--Becky

lishoprah 11:16 PM  

Talk about jaded :(. Even if they are just contributing to the Ghanaian economy, isn't that a good thing?

My daughter is Liberian and was starving on a diet of only corn meal in 2003 when my husband was able to pick her up in Ghana. He was there less than 48 hours and hardly got to see anything of Ghana, but it is special to us because that is where he got to hold his baby girl for the first time.

I don't know, there are just so many reasons to be in Africa and maybe she's been there too long when she starts to judge those with good intentions....

Kait 11:33 PM  

I've never been to Africa but I spent six months in Haiti and four in Brazil. And yes, I did the whole living in tents/orphanages, bathing from a bucket/the river thing. I was an ignorant teenager and I got to experience poverty and hope in ways I never could have imagined before going to Haiti and Brazil.

I thought what Holli said was beautifully written for something that so completely missed the mark. It doesn't matter why people go. It really doesn't. What matters is that they go. What matters is that they see what's happening and they taste it, even if only for a moment, and even if it's not obvious, they are forever changed.

We're not all called to move to a third world county. Some of us need to live our spoiled American lives so we can send ridiculously large checks to organizations that we've visited (and thus can tell where the money is going) or so we can adopt a child or even just so we can raise our children to be aware that there is suffering the world and it is our obligation as pudgy Americans to ease that however we can.

She sounds bitter and angry in her post and I don't understand why. Because there aren't more of us like her? Or because there are those of us who go and really are marked forever, those of us who will instantly be back in that place by a chance encounter with a smell or a sound, those of us who go about our American lives with the heavy knowledge of what we saw and experienced, even though we feel no draw to move there.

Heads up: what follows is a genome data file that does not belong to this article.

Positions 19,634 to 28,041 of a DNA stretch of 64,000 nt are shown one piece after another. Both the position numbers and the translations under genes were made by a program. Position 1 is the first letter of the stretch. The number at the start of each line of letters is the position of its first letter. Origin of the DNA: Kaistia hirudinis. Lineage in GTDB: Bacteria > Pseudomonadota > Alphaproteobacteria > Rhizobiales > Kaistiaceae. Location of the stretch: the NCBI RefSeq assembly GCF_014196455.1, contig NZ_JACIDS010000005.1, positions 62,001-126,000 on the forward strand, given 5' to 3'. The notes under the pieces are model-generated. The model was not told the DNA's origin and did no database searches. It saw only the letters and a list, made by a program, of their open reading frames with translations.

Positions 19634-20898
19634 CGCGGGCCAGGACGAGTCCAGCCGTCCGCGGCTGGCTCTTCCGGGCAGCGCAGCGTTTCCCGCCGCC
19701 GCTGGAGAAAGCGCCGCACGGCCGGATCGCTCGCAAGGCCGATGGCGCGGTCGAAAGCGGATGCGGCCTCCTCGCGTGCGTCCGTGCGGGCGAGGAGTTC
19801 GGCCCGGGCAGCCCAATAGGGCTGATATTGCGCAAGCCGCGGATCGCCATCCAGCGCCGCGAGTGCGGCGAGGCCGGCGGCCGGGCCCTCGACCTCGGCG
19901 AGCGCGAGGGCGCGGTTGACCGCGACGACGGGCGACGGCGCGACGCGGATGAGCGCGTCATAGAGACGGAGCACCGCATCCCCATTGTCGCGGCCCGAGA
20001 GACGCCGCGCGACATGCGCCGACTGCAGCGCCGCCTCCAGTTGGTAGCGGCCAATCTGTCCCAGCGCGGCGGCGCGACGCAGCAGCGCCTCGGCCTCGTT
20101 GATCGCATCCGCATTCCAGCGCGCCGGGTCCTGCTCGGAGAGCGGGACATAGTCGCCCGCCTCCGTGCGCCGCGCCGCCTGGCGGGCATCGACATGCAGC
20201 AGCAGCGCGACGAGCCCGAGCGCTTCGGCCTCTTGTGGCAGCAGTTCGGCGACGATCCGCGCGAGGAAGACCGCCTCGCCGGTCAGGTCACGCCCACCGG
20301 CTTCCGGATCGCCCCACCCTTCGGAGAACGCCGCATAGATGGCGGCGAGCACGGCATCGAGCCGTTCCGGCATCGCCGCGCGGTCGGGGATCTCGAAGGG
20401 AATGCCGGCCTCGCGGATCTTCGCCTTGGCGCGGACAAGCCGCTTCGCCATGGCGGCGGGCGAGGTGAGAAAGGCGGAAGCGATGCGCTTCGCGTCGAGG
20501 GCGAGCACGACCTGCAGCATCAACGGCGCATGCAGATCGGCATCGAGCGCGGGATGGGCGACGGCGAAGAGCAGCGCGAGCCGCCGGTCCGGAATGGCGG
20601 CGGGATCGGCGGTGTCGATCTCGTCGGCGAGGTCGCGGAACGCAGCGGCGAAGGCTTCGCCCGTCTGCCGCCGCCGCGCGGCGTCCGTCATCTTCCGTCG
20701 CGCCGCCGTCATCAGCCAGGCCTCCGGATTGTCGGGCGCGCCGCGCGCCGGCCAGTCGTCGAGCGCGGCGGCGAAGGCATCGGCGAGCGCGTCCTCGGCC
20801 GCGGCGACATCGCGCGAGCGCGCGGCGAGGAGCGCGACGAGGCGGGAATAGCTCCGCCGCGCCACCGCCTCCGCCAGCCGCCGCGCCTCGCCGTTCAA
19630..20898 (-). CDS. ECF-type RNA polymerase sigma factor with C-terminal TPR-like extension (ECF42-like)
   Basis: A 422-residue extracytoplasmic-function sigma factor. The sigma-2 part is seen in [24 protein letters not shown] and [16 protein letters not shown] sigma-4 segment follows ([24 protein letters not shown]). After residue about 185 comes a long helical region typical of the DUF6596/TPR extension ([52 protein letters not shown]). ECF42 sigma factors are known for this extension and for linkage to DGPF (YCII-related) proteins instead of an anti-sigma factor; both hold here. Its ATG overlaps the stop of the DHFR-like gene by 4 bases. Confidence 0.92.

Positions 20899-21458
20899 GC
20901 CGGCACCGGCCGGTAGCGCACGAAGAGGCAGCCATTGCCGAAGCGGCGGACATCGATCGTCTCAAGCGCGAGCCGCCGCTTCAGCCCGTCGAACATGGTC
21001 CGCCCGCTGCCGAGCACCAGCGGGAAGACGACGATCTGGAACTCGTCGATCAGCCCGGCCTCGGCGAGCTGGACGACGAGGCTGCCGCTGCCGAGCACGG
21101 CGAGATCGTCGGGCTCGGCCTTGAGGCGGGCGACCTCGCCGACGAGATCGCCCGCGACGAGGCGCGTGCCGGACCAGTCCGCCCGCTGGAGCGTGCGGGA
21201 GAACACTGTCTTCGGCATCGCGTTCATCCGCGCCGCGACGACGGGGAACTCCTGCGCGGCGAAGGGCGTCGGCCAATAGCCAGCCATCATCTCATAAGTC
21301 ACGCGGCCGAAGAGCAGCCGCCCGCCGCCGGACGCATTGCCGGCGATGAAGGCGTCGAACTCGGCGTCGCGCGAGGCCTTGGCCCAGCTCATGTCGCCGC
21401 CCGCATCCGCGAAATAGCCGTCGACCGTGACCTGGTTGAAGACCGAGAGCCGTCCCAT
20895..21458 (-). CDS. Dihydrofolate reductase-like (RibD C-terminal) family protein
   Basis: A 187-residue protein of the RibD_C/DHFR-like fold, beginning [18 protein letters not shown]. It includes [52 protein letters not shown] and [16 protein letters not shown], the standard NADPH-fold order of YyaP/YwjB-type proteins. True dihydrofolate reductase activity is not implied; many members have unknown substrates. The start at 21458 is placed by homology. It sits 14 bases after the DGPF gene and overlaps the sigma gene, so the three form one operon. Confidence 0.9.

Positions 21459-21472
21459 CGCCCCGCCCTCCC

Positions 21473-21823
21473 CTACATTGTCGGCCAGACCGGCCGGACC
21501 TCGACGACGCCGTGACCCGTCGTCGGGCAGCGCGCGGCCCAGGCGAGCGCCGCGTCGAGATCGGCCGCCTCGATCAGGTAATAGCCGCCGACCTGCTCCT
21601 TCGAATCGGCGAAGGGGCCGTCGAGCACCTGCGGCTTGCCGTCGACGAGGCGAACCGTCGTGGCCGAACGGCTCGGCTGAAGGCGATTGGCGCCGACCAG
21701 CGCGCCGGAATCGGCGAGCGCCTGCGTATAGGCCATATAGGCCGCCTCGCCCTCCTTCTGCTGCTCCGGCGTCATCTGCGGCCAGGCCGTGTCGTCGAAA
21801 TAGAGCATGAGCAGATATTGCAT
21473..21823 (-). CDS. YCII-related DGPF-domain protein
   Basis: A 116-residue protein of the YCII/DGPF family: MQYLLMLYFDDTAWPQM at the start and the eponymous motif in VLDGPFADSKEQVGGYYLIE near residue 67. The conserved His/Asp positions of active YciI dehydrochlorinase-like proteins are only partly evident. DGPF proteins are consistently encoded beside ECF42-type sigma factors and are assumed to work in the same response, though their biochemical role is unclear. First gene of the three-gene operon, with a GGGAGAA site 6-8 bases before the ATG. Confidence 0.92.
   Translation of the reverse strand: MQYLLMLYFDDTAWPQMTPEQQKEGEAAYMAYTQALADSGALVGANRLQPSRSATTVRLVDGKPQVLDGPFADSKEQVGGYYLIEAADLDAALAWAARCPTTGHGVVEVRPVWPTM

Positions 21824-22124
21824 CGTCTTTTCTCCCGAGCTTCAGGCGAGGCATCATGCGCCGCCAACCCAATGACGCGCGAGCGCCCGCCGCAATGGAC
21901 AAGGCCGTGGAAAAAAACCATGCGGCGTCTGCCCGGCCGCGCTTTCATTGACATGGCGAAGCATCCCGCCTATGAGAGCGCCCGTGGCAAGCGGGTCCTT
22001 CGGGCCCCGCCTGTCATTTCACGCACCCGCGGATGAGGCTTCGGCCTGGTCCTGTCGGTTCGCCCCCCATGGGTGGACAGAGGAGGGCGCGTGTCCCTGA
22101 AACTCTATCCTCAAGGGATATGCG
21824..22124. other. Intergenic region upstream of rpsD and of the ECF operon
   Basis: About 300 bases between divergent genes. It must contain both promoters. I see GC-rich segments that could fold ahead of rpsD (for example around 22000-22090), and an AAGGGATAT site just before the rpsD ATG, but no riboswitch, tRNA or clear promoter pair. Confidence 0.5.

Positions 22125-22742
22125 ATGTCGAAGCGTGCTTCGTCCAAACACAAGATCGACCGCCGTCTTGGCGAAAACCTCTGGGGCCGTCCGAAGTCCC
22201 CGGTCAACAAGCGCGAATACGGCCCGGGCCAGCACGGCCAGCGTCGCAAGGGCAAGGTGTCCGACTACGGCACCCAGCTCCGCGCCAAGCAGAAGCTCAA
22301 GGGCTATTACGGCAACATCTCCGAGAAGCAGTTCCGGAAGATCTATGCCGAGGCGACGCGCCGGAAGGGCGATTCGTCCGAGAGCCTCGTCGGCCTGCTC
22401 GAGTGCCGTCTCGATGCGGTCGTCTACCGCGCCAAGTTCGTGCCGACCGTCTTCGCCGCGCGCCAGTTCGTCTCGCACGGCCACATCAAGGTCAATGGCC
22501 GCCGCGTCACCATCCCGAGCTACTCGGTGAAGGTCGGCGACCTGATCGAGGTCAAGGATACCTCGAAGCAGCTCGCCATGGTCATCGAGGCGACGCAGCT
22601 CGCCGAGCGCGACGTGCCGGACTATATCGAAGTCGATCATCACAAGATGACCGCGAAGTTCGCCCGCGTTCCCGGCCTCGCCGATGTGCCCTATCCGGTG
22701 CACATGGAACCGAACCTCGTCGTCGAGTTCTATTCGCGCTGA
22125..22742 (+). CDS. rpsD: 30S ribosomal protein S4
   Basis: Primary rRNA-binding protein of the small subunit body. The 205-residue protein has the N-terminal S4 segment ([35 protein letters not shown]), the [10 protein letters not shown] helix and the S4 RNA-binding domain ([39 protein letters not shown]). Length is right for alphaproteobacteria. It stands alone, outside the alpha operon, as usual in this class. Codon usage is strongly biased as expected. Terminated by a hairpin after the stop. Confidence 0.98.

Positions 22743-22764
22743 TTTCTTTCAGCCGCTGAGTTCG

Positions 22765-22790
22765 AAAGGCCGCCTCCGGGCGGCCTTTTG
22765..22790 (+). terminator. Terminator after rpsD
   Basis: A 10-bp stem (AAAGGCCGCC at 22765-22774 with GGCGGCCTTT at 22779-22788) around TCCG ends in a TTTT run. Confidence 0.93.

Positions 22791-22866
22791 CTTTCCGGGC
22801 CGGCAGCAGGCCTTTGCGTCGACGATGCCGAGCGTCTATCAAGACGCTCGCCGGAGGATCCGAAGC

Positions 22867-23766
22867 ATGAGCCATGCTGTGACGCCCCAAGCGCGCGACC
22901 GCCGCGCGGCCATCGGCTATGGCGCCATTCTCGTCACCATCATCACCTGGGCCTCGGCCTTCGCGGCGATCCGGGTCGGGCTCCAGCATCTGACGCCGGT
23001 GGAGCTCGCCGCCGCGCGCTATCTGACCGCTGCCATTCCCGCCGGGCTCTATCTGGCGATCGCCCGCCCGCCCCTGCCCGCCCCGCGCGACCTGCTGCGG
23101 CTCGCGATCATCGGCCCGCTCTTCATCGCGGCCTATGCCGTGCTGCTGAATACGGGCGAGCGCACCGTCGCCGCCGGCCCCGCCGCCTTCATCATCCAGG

Jena 8:28 AM  

hmmm...
Having not read Holli's post...I think about this topic a LOT as it pertains to adoption/short term missions...
I think at some point we all need to be very honest about our motives... very much an inward look...

Darrell and Jess 11:00 AM  

My thoughts have been circling around these very issues lately because in our church we have been doing a series on poverty and what we do to help.
I don't know what I think exaclty but I do know at the end of the day there are people with good motives, there are people with bad motives and there are people who go to Africa and ARE changed regardless of their motives.
I haven't even been to Africa yet, and I have been changed just by what I see our girls caregiver doing for the children in his care. What do I do that assists people to that degree? Can I even go one day without self-indulgence? This is a reality in north america and I know that I need africa, more then africa needs me. Yet lately I have been challenged to do more without self-indulgence.

Welcome 9:37 AM  

In some ways I can totally related to the point she is trying to make and in other ways it makes me angry not only as a lover of Ghana but as an American.

I recently find myself angered by the TV show where the woman pays $150 for her dog to have a massage so he could relax. And frustrated by advertisements of luxury cruises and luxury homes. I want to demand that each of these people tell me what they have done to make the world a better place for someone besides themselves. But it's a stereotype I have created against them. Who am I to judge? I am sitting in a Caribou with my $4.50 Hot Apple Blast... just because. I know for a fact that same money could save a child's life with the right meal at the right time... while I enjoy my dumb luxury.

I was intrigued by Holli's willingness to point out the short-comings of the travelers. Who is she to judge why they have come or who might have been touched or changed? Maybe the tourist will come back to America and return to over indulgence, but maybe some prejudice or stereotype will have been removed. How do you place a value on that?